Duryea’s Lobster Deck
65 Tuthill Rd., Montauk
Although it’s been a Montauk staple for decades, the buzz around Duryea’s has grown lately, thanks to a sleek makeover two years ago. Instead of rustic picnic tables and a BYOB policy, there are now bottles of Provençal rosé, white banquettes, and clean-lined, bleached wood tables and chairs that create a setting that wouldn’t look out of place on Mykonos—especially with its waterside view of Fort Pond Bay. The steamed lobster and lobster rolls are a no-brainer, but also consider the perfectly grilled skirt steak, the small plates (baked cherrystone clams and steamers), the lobster club salad, and oysters from Orient Point, just across Gardiner’s Bay.
482 West Lake Dr., Montauk
Like the name suggests, this quirky, divey restaurant sits a few steps away from one of the main fishing docks in Montauk and serves hearty, straightforward dishes of the kind you’d want after a day on the open water (many of the regulars are fishermen). There’s clam chowder, soft shell crab sandwiches, grilled tuna steaks with coleslaw and fries, and a peanut butter and chocolate pie that’s probably the most decadent dessert in Montauk. The decor, meanwhile, is an eclectic mix of taxidermied geese and deer heads, Halloween-worthy masks, and vintage model sailing ships.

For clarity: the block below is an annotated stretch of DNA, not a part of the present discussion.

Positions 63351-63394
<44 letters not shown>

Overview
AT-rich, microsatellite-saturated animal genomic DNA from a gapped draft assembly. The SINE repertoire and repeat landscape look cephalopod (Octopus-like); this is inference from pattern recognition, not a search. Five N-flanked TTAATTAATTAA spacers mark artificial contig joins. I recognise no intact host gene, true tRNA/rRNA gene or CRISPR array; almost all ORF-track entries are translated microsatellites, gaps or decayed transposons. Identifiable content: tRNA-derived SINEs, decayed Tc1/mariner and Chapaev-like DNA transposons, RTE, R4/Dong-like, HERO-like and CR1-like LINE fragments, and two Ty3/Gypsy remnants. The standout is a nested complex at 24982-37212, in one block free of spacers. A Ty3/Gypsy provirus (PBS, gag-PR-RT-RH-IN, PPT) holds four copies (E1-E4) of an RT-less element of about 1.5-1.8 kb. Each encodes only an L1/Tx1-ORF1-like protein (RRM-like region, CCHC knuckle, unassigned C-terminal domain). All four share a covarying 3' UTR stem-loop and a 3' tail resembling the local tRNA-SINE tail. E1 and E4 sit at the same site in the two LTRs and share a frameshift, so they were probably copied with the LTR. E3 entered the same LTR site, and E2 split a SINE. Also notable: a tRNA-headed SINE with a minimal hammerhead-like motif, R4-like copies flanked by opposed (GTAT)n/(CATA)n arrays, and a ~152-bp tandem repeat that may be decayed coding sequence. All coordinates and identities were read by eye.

500 W Lake Drive, Montauk
At the entrance of Montauk Harbor, Gosman’s (which opened in 1943) epitomizes a kind of classic, unfussy seafood restaurant visitors have come to associate with the town. A bright, airy dining room looks out over passing fishing boats, and the menu is dominated by regional comfort food like Atlantic cod fish and chips, baked stuffed clams, steamed lobster, and Maryland-style crab cakes with a corn and jicama slaw. There’s also a walk-up window for those who don’t want a full sit-down meal, where you can order huge lobster rolls and plates of crisp, fried calamari to take to the water for an impromptu picnic.
36 Newtown Ln., East Hampton
The beauty of Sam's is its simplicity (not a word that’s often associated with the Hamptons). It’s an old school pizzeria in the best way, with a pine-paneled dining room and vinyl-covered booths where families cozy up to share classic thin crust pies. We love the Sam’s Special (sausage, onions, garlic, peppers, and mushrooms), though the pastas are worth a look, too, especially the rigatoni broccoli rabe in garlic and olive oil and the linguini with fresh, local clams. It’s right in the center of East Hampton, which means you can walk across the street to Scoop du Jour for ice cream after.
264 Butter Ln., Bridgehampton
A converted barn in Bridgehampton is the home of SoulCycle’s latest endeavor, SoulAnnex—classes that take things off the bike and onto the mat. But don’t think that means sessions are easy—they’re still taught by SoulCycle’s high-energy, motivating instructors that regulars have come to know and trust. Classes include Torch’d, which uses body resistance, free weights, and dance for a strength-focused workout, and Housework, a Pilates-meets-high-intensity-cardio session. But there’s also Reset, a forty-five-minute guided meditation class that’s all about stillness, peace, and tranquility, and Le Stretch, meant to lengthen and relax worn-out muscles and joints.